Dr. Alpern’s book is based on decades of work with veterans. It provides innovative new and practical treatment techniques for veterans. Each chapter offers the three targeted groups of readers (i.e family and friends of vets, mental health professionals and vets themselves)  insights and practical tools for healthy transition from warrior to citizen.

Chapter Overviews:

Chapter one: “From Civilian to Veteran: How Vets got ‘that way’” describes the transformations veterans undergo from recruit to soldier, to combat warrior, to disabled veteran and reviews the causes and dynamics of psychological and moral wounding.

Chapter two: “The Wrong Way to Treat Vets” documents the failures and mistakes of large government programs, universities and agency vet programs that were created to heal vets but have been largely unsuccessful.

Chapter three: “The Right Way to Treat Vets” offers effective and valid ways to understand and help veterans. It focuses on the miraculous effects of utilizing vets in creative ways to heal fellow vets, and concludes with information on how communities play a critical role in effecting the successful adaptation of vets to civilian life.

Chapter four: “The Huts for Vets Story” tells how one innovative wilderness program was developed, how it operates, and how it has become outstandingly successful. That program highlights the use of vets in the dramatic healing of fellow vets. The program also demonstrates the proven usefulness of wilderness for healing. The chapter further describes how structured readings and discussions can be therapeutically beneficial. The reading excepts used for the wilderness trips are provided in the chapter.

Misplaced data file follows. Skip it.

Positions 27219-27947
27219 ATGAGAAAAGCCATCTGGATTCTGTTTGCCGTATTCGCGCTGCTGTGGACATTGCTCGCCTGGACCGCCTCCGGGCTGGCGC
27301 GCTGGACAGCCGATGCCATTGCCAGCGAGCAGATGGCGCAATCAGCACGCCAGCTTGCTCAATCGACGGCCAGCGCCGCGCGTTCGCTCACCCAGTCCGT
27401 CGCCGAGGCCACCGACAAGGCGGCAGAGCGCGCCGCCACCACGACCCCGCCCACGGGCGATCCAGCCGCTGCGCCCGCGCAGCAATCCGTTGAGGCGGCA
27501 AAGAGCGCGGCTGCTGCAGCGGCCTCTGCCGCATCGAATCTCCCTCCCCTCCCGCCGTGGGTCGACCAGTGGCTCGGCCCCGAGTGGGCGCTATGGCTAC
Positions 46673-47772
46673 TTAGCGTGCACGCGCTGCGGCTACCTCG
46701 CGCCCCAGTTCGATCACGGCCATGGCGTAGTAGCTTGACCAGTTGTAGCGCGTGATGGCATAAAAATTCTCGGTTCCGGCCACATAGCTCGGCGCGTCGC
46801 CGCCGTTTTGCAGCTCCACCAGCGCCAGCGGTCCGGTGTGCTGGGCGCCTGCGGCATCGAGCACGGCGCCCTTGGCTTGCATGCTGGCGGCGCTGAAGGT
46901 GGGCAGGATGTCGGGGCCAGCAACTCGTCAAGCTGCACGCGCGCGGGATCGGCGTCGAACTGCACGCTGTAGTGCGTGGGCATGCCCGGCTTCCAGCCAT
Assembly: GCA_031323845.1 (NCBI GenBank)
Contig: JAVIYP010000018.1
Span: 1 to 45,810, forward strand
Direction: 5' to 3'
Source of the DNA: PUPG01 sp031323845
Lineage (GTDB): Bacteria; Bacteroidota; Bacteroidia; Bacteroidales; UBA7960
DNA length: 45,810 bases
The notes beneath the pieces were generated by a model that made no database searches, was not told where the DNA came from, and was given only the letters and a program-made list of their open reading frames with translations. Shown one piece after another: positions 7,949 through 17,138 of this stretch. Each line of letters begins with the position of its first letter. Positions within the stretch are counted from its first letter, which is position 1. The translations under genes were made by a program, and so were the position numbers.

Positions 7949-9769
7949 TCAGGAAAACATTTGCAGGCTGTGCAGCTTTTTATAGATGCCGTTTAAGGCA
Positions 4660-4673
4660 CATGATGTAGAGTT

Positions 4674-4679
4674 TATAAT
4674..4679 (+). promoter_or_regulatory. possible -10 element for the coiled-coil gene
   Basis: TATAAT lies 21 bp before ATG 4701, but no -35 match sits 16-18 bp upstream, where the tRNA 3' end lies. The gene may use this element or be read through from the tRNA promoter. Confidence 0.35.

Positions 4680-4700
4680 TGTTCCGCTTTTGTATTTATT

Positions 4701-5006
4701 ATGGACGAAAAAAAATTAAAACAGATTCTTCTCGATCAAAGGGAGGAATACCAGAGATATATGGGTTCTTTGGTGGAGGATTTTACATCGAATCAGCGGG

Chapter five: “Three Peer Oriented Treatment Modalities” combines the information from the first three chapters to fashion and report on three methods utilizing vets as the primary instrument for helping other vets. All three groups of readers can gain specific tools for helping the vets they care about from this chapter

Chapter six: “Peer Mental Health Professionals” provides the reasons and methods for transforming talented vets into primary treatment providers for their comrades.  Resources for gaining the essential education needed for optimal understanding and interacting with vets is described here specifically for each targeted group of readers.

Chapter seven: “Conclusions and Suggestions” transform the book’s information into a collection of down to earth suggestions offered separately for each group of readers. Following a summary of the major conclusions readers are guided to understand why each offered suggestion provides them with tools for dealing effectively with our wounded warriors.

The following excerpt from Chapter Two describes a happening during a 3 day wilderness trip with other vets.

“They bond with fellow vets, feel they are finally among understanding “brothers” or “sisters,” and can verbalize the horrible things that they’ve not only seen but, worse, found themselves doing. It was on my initial wilderness trip that I first watched one vet, a former marine sergeant, visibly shake with emotion as he told of how he repeatedly slaughtered innocent civilians. The story began with how his regular patrols involved gathering up groups of suspected civilians and delivering them back to central command for interrogation. However, early on he discovered that some who were released following interrogation were later discovered to be combatants who returned to kill his fellow soldiers. He ended the story by simply saying, “I never again brought anyone back for interrogation.”

Everyone around the fire understood that he simply killed every suspected civilian he encountered on patrol. The universal response of the listening vets went beyond acceptance. He was cheered. I’m relating this particular story as it illustrates the repeated slaughtering of large numbers of civilians for a reason that many veterans, even non-combat vets, may be able to identify with and understand. Understandable or not, that marine suffered the kind of retrospective massive guilt that has turned so many of our brave warriors into non-functioning, suicidal vets.”

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